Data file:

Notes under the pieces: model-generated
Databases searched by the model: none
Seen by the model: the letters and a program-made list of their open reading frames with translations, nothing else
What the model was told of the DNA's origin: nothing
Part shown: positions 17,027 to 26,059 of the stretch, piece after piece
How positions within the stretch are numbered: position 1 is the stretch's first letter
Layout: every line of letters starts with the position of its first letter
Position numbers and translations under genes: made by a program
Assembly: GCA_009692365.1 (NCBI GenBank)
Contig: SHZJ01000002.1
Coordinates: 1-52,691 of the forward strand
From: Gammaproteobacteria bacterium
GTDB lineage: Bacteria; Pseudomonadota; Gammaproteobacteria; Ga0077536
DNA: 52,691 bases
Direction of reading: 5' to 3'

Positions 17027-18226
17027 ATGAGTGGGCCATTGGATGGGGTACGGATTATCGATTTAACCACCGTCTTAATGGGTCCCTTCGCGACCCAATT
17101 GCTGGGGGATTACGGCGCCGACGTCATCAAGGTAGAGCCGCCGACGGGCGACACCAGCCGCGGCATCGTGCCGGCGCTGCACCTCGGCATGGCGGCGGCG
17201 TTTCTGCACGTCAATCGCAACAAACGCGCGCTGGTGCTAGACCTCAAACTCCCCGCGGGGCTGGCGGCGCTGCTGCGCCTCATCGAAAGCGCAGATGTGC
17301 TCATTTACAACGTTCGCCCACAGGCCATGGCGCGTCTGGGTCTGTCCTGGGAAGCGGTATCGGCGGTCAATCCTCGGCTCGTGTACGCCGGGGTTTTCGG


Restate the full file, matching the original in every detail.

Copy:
Notes under the pieces: model-generated
Databases searched by the model: none
Seen by the model: the letters and a program-made list of their open reading frames with translations, nothing else
What the model was told of the DNA's origin: nothing
Part shown: positions 17,027 to 26,059 of the stretch, piece after piece
How positions within the stretch are numbered: position 1 is the stretch's first letter
Layout: every line of letters starts with the position of its first letter
Position numbers and translations under genes: made by a program
Assembly: GCA_009692365.1 (NCBI GenBank)
Contig: SHZJ01000002.1
Coordinates: 1-52,691 of the forward strand
From: Gammaproteobacteria bacterium
GTDB lineage: Bacteria; Pseudomonadota; Gammaproteobacteria; Ga0077536
DNA: 52,691 bases
Direction of reading: 5' to 3'

Positions 17027-18226
17027 ATGAGTGGGCCATTGGATGGGGTACGGATTATCGATTTAACCACCGTCTTAATGGGTCCCTTCGCGACCCAATT
17101 GCTGGGGGATTACGGCGCCGACGTCATCAAGGTAGAGCCGCCGACGGGCGACACCAGCCGCGGCATCGTGCCGGCGCTGCACCTCGGCATGGCGGCGGCG
17201 TTTCTGCACGTCAATCGCAACAAACGCGCGCTGGTGCTAGACCTCAAACTCCCCGCGGGGCTGGCGGCGCTGCTGCGCCTCATCGAAAGCGCAGATGTGC
17301 TCATTTACAACGTTCGCCCACAGGCCATGGCGCGTCTGGGTCTGTCCTGGGAAGCGGTATCGGCGGTCAATCCTCGGCTCGTGTACGCCGGGGTTTTCGG